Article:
One of the more tricky questions candidates are asked at job interviews is about their 5 year plan. I have interviewed many people who all of a sudden pause and struggle when asked this, but it is actually a question that you should embrace. Here are a few things to keep in mind when you’re in that situation.
Those of you that regularly read my blogs will know that there are two things I always say in relation to ambition. The first is that ambitious companies look for like-minded individuals; the second is that if you’re standing still you’re going backwards. So when you’re asked where you see yourself in 5 years’ time, don’t be afraid to aim high. If you see yourself in a managerial role, say it. No manager worth their salt will think you are a threat or getting too big for your boots. The key is to back it up – don’t just tell them where you want to be, tell them how you’ll get there.
Of course ambition has to be related to the job you are applying for. As I touch on in the video below, when I’m interviewing someone for a mid-level recruitment role, I don’t want them to say their aim is to be a vet in 5 years! Whatever you say must relate to the job and company. Even if you are on a career journey and see yourself doing something completely different – do you really want to share this at an interview?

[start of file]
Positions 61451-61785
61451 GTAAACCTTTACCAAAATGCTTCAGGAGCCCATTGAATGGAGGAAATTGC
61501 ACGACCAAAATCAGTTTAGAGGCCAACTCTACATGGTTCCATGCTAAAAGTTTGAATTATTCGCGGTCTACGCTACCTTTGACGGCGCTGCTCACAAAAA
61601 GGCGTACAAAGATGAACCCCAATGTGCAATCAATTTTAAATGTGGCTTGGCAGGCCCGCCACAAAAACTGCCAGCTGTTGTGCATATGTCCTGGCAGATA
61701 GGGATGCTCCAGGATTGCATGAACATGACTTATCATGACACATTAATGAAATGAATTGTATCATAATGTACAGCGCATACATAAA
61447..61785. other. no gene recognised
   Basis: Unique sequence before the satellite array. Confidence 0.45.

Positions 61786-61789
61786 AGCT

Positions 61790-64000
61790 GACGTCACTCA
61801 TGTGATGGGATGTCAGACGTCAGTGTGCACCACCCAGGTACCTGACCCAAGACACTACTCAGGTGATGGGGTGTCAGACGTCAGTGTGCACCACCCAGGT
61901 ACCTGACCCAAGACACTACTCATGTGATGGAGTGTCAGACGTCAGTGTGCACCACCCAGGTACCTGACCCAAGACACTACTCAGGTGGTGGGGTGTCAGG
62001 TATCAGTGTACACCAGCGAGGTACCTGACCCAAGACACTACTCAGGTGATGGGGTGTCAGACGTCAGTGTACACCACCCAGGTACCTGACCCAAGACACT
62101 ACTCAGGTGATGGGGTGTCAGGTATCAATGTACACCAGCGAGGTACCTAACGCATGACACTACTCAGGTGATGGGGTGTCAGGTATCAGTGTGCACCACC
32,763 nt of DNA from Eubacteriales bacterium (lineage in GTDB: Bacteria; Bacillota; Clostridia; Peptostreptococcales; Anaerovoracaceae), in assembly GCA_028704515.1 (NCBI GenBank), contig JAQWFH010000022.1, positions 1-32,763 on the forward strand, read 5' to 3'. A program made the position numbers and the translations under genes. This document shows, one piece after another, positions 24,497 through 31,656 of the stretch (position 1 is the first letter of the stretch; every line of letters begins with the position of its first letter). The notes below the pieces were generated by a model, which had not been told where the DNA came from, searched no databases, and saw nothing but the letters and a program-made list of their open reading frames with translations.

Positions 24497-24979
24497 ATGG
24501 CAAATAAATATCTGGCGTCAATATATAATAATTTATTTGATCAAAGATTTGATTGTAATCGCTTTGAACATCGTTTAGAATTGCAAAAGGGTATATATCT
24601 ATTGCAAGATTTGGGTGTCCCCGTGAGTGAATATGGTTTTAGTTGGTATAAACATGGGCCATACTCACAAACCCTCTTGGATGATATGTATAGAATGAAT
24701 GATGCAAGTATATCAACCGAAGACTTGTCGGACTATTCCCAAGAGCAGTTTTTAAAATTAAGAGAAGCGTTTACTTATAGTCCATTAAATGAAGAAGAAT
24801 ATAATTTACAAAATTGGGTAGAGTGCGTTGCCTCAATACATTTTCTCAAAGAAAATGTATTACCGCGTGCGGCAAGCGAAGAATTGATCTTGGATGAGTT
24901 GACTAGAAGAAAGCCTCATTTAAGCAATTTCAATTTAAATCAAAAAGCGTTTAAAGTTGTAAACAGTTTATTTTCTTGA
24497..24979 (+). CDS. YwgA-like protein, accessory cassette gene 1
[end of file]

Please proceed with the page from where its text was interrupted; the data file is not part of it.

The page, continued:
Remember where you are
It is as important as anything that you remember your primary goal – to get this job. So when you start your answer, emphasise how you want to completely master the role you are currently going for and how you want to add value to this specific company. Also state which areas of this job you especially like and what you want to take with you even as you move upwards. For example you may be interviewing for a Marketing Executive role, and in 5 years want to be a Marketing Director. Tell the interviewer which bit of the Executive role you most enjoy and would like to still have a hand in even if you got promoted.
Never mention the money
It may seem obvious, but I have genuinely interviewed people before who said in 5 years they wanted to be earning X amount. This is generally the wrong direction to take the interview in. Of course money is the reason we all go to work, but by answering in this manner you make yourself seem totally fixated on this. Admittedly there are some jobs – namely sales related ones – where hiring managers are actively looking for hungry people that want to maximise their earning potential. But even when I recruit for these positions I still want to see people aiming for professional development rather than just financial.
Once you’ve answered this question, why not ask it? Ask the interviewer what the business goals are for the next 5 years. This shows you have a genuine interest in the development of the company, and the vision managers have for it.